What's changing under MTD for ITSA
MTD for ITSA will apply to the following businesses with income of more than £10,000 per year:
- General partnerships with only individuals as partners.
- UK and overseas property businesses.
Those affected will need to follow the rules for MTD for ITSA from their first accounting period that starts on or after 6 April 2023.
The following are not currently required to join MTD for ITSA:
- All other partnerships, including limited liability partnerships.
- Trusts and estates.
- Trustees of registered pension schemes.
- Non-resident companies
The threshold refers to income rather than profit.
The draft Income Tax (Digital Requirements) Regulations suggest this relates to the income for the accounting period two years before the period in question. For example, for a period ending 5 Apr 2024, this would be the income for the period ending 5 April 2022. View early draft MTD ITSA regulations >
The threshold relates to the sum of the businesses, so income across all businesses that you'd normally include in your Self-Assessment return should be used to assess whether you are within the scope of MTD for ITSA.
Yes, if qualifying income is below £10,000 then you're exempt from the digital requirements under MTD for ITSA and should continue to complete and file a Self-Assessment tax return if required.
MTD for ITSA only applies to individuals with income from self-employment or property businesses that are subject to Income Tax. If you are required to complete a Self-Assessment tax return for another reason you will continue to do so in line with the current process.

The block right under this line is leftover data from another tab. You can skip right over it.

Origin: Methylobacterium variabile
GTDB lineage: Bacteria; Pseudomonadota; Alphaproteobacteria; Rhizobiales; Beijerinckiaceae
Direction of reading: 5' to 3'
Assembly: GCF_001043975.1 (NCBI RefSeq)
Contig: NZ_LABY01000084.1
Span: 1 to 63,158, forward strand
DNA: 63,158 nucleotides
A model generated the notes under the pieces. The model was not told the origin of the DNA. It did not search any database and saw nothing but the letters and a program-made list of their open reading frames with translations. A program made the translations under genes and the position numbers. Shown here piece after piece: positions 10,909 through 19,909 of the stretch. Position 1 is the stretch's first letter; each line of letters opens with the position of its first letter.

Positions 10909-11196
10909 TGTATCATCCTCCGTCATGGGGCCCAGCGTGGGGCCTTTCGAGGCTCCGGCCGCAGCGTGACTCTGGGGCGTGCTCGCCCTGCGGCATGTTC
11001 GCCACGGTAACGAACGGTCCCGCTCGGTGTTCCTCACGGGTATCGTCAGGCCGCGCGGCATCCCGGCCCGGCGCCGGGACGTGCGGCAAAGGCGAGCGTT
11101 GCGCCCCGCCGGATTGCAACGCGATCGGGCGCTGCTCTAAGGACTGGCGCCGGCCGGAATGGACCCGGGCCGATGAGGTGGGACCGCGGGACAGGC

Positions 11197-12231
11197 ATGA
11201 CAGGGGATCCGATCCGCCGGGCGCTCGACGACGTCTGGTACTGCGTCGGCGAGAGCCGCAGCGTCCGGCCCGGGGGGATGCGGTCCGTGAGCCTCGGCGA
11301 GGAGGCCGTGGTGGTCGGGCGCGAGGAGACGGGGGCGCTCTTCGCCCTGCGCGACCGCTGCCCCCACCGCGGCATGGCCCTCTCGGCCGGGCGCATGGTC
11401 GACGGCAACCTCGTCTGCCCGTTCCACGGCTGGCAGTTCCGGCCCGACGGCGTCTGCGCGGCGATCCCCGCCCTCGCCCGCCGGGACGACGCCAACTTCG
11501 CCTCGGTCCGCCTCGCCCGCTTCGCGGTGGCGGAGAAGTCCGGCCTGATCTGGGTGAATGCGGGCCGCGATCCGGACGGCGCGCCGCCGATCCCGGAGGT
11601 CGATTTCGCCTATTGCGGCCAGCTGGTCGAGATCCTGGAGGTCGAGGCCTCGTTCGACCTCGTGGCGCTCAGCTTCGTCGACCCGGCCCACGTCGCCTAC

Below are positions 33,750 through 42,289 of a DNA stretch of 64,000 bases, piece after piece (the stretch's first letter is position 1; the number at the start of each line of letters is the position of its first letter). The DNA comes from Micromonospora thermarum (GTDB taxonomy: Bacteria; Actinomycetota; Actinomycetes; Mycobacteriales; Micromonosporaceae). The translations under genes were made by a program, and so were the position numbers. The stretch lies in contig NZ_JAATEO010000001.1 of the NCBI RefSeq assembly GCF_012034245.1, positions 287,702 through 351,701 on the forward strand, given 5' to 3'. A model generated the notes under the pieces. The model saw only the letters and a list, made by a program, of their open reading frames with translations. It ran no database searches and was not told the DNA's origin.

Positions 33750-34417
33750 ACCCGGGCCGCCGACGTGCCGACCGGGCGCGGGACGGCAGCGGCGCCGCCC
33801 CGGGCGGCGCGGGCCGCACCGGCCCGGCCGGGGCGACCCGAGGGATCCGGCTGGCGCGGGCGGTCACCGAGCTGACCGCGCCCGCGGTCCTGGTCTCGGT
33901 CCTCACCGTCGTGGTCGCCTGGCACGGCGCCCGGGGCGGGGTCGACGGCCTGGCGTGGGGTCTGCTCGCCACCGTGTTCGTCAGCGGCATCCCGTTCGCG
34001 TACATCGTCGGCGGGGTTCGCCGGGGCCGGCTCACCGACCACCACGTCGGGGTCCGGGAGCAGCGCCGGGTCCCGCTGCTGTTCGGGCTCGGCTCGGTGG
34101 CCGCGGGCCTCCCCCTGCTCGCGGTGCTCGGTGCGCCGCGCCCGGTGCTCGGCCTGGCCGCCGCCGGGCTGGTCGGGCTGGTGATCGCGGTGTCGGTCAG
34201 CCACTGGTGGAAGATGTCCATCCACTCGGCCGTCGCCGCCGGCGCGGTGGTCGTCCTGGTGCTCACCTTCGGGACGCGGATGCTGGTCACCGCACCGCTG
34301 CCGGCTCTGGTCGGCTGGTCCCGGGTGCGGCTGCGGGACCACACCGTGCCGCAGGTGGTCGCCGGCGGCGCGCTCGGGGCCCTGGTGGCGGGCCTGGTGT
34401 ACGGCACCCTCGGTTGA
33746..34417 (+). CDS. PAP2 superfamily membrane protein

Limited companies are not within scope for MTD for ITSA. However, they will be within scope for MTD for Corporation Tax which is expected to be mandated from April 2026 at the earliest.
Similar to MTD for VAT, MTD for ITSA requires businesses and landlords to keep their records digitally and to submit quarterly updates of business income and expenses to HMRC using MTD-compatible software.
Business owners and landlords will no longer file an annual Self-Assessment tax return. Instead, they will be required to send tax adjustments, known as the End of Period Statement, for each business, as well all other details to finalise their overall tax position after the end of the tax year, known as the Final Return.
The number of submissions depends on the number of businesses you have. For each business, you will need to file 4 quarterly updates and an End of Period Statement to finalise business profits. You will then submit a Final Return with any other income, gains or reliefs.
You will only need to complete a Self-Assessment tax return if the information that you need to submit is not supported under Making Tax Digital.
Any non-business income will be submitted after the end of the tax year in the MTD for ITSA Final Return.
The quarterly updates only need to include a summary of income and expenses for the business. Non-business income does not have to be submitted periodically.
No, MTD for ITSA only refers to digital reporting requirements. It doesn't affect existing tax rules, including how and when tax is paid.